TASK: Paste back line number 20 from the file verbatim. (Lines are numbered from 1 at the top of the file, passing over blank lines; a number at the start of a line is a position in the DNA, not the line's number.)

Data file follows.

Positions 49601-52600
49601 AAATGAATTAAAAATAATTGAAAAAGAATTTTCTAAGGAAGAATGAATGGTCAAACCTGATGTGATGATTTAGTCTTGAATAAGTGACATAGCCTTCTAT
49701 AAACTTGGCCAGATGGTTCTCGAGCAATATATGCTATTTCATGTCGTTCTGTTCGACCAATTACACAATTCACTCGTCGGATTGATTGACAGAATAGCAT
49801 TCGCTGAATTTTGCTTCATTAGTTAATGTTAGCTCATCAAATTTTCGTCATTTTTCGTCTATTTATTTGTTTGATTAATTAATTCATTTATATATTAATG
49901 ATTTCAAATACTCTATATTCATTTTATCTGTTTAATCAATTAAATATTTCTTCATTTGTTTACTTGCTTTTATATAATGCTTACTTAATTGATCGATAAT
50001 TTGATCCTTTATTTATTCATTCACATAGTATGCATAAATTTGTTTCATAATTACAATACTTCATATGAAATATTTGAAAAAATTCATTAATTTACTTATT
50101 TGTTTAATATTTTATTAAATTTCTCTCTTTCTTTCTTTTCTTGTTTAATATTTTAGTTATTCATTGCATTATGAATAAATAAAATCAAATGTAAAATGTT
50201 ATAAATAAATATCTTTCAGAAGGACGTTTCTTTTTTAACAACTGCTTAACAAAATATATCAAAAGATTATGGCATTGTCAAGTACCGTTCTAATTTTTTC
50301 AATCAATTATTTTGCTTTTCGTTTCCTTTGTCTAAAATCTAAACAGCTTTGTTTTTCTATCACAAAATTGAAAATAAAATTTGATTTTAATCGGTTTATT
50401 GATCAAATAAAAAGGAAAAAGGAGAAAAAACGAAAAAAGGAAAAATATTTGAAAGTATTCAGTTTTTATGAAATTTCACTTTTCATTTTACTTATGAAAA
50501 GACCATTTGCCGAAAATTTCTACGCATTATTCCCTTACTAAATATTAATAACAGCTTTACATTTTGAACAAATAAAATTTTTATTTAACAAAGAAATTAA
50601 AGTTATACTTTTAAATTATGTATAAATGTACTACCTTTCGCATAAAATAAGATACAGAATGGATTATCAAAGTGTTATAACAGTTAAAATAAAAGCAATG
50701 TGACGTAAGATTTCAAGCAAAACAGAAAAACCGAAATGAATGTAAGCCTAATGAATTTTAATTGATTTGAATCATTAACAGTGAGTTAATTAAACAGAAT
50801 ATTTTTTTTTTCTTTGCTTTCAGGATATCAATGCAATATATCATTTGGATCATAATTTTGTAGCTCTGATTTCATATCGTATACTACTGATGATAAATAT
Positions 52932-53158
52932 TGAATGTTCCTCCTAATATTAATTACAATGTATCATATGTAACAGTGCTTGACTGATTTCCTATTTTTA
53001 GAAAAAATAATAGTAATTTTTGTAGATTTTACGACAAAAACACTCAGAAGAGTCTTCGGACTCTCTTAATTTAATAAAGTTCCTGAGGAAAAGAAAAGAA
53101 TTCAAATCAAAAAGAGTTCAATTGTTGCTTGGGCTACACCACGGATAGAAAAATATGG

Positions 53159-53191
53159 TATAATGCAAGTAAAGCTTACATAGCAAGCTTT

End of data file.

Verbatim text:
53159 TATAATGCAAGTAAAGCTTACATAGCAAGCTTT